A Reflection: This Is a Start

Core Beliefs of Quakers

By Dana Kester-McCabe

Recently I attended a weekend gathering to study Quaker theology. It was an introduction to the terms and the traditions used in exploring this topic. The event was hosted by Chuck Fager and Ann Riggs. It was intended to inspire more people to explore and discuss what the Religious Society of Friends believes. There was a lot of very interesting information. Some of it was challenging to understand. But I had come hoping to learn something new. If I had not been challenged I would probably not have learned much. The presenters and the other students were likable and enjoyable to listen to. Like most other Quaker gatherings I have been to, I found that the people attending had a great desire to encourage and include the ideas of everyone present. Even those who may have disagreed with some ideas presented were listened to with consideration and sincere attention.

I came away with a concern. How can I share what I learned there and what I believe with other people? How can I put these things into simple terms? There were a lot of words used that are not in the daily vocabulary of most people. The ideas themselves are the stuff of long walks, deep thoughts or heated debates. They are not easily explained. Whether it is a leading from God or a matter of personal pride – I feel bound to try.

In most religious traditions there seems to be an “official” set of beliefs. These are followed by a whole range of beliefs that started with the “official” ones – but have evolved into some that are very different. The Religious Society of Friends is a little different. We do not have one set of ideas that can be memorized and recited. Though we have many widely accepted writings, there is not one that stands alone as “official.” There are a wide range of belief systems held by Quakers. These are “flavored” by many traditions, some Quaker, some from other Christian faiths and some from other religions. Many Quaker groups accept people into their faith communities regardless of their beliefs. Even people who are still unsure about God or reject God altogether are welcomed into the worshiping body. That is one reason Quakers are very hard to pin down about their “theology.”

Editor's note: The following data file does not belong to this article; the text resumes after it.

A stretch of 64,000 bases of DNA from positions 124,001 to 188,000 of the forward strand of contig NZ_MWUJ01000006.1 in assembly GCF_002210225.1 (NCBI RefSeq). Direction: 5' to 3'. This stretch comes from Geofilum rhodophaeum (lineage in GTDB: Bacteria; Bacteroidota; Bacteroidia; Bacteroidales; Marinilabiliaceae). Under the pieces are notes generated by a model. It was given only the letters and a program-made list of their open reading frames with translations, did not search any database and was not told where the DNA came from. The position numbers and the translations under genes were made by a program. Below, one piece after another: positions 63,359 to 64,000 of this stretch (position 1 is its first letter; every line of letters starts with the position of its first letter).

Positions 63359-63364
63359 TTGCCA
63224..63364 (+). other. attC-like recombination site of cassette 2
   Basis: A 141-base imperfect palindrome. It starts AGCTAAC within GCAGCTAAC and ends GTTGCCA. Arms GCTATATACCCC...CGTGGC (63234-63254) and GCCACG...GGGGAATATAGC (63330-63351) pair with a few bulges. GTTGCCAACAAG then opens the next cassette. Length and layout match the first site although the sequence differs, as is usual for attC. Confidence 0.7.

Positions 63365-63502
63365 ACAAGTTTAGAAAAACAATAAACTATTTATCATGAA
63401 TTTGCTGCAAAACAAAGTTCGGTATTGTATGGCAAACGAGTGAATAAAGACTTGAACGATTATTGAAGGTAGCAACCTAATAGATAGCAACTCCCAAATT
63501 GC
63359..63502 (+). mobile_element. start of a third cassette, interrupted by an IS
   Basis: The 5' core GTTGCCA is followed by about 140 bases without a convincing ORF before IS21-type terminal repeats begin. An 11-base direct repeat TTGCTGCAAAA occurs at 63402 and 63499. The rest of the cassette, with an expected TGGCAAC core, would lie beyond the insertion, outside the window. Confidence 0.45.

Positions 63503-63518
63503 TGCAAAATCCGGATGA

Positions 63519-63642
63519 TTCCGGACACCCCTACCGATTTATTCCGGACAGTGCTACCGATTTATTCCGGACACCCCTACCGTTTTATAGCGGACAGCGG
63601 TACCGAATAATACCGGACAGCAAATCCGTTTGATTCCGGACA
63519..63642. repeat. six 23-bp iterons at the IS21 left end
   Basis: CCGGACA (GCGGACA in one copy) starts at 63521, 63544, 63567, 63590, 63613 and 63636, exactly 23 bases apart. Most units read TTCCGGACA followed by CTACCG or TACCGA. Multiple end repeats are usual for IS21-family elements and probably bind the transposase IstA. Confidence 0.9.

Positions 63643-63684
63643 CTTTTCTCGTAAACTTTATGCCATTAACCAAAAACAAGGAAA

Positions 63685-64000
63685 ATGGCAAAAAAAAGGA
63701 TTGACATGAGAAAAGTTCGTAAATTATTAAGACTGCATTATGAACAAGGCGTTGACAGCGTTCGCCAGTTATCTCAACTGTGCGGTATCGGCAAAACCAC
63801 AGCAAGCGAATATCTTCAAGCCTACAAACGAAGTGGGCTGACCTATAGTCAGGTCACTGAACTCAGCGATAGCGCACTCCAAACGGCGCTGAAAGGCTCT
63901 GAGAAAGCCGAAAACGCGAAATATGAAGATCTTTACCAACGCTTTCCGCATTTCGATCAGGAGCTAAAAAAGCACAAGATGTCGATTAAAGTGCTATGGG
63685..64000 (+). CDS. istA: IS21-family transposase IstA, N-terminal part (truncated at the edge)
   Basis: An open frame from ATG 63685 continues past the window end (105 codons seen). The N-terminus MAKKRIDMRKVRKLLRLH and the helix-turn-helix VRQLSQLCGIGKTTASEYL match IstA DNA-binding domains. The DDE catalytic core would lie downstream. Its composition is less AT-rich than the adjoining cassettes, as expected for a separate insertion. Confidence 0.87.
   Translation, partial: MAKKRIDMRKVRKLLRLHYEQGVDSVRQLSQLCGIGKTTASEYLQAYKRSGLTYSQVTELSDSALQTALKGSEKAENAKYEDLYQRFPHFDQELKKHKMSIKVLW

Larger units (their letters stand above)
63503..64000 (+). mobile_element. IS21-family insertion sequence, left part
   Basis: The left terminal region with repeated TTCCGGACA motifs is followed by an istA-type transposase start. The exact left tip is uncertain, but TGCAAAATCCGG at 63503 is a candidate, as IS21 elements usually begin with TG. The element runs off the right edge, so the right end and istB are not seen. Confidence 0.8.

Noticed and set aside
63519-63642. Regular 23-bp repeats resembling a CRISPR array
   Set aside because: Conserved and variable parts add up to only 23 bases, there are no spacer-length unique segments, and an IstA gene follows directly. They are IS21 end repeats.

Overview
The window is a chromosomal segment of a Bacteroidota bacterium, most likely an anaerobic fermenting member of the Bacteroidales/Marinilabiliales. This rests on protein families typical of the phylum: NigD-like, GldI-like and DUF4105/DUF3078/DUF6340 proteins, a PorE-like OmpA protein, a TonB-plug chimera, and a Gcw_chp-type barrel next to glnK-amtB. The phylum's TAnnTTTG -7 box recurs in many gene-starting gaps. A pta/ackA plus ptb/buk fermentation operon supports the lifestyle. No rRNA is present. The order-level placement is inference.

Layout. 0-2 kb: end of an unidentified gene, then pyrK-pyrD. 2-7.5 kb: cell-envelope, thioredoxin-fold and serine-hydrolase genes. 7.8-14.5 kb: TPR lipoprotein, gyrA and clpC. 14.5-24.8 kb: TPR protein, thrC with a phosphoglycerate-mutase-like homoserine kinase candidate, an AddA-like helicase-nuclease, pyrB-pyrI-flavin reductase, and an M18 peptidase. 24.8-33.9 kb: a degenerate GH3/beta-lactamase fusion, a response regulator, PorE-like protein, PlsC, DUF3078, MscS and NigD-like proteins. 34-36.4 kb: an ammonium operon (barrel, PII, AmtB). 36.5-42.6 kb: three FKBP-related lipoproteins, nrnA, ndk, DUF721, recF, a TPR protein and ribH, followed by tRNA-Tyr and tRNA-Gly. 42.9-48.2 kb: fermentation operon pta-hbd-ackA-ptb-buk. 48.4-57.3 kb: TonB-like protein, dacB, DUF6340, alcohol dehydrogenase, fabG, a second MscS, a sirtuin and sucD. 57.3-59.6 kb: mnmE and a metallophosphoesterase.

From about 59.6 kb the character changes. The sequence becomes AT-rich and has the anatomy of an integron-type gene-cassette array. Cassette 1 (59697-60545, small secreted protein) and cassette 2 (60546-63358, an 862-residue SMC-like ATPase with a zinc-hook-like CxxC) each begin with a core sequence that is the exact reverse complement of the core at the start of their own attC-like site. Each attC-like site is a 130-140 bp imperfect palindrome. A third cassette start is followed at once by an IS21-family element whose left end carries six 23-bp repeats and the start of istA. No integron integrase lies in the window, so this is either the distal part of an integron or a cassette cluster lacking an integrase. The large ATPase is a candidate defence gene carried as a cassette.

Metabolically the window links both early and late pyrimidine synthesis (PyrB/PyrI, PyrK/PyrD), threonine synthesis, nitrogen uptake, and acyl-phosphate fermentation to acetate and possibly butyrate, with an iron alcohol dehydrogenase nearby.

For the purposes of this article, I would argue that people who are unsure if there is a God , or reject God, but still worship with The Religious Society of Friends are loving exceptions. They are accepted in spiritual love without expectation or conditions. I would suggest that most Quakers believe that there is one God. That I am sure of. After that it gets complicated. I choose, at this time, not to talk about what all the different branches of Quakerism believe. I want to focus on what we have in common. I think that most Quakers can agree on the following statements: